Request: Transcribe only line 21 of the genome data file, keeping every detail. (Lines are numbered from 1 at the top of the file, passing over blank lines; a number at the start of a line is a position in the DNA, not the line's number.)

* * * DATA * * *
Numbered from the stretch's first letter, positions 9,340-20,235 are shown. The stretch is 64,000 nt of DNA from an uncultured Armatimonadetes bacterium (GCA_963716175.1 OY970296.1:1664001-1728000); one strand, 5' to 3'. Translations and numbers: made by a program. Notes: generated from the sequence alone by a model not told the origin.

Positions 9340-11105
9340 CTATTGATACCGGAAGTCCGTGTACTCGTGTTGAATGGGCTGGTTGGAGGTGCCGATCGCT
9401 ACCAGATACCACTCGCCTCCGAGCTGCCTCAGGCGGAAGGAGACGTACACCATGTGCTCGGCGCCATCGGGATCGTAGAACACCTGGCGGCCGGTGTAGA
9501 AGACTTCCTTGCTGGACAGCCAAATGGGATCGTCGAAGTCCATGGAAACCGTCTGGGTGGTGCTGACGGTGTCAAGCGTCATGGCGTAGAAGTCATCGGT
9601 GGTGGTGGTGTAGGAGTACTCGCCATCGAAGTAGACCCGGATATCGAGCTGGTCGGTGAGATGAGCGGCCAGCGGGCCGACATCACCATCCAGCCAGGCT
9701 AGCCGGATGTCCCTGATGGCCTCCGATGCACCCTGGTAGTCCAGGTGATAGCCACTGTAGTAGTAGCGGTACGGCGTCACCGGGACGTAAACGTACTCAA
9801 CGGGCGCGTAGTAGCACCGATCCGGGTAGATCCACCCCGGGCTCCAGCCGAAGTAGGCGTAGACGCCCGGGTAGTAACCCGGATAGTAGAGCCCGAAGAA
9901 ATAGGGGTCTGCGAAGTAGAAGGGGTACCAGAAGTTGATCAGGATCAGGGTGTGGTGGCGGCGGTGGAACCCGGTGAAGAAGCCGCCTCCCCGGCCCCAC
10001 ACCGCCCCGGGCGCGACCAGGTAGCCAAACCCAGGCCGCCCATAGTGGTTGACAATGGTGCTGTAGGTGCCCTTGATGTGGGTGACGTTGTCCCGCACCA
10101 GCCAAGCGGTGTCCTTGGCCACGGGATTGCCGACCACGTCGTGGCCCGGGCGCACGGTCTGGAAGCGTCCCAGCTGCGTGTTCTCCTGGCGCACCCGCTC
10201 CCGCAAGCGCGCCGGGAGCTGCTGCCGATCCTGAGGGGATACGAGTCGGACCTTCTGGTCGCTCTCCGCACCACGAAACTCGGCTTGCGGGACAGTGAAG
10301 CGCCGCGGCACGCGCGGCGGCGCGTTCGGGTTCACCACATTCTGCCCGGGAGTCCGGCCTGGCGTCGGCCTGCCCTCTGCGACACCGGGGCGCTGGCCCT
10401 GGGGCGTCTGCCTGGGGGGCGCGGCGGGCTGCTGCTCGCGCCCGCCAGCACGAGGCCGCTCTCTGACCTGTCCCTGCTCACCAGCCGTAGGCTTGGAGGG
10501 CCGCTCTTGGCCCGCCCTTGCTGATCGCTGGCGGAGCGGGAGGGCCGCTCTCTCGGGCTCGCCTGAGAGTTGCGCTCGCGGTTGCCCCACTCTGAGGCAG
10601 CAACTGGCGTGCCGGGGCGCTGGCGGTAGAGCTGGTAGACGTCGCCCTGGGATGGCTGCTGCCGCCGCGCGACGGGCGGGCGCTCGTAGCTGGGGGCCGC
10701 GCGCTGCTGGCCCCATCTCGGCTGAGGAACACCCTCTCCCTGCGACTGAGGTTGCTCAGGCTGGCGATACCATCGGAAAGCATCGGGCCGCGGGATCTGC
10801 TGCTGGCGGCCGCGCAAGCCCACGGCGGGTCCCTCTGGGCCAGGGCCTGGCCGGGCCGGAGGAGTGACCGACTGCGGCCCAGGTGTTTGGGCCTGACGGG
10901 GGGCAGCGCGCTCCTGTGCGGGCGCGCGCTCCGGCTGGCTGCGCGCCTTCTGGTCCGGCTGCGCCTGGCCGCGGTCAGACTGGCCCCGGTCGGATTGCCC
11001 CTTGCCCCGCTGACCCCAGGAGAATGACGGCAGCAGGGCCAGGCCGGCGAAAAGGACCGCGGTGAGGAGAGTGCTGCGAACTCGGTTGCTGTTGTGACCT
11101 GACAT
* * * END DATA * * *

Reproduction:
11101 GACAT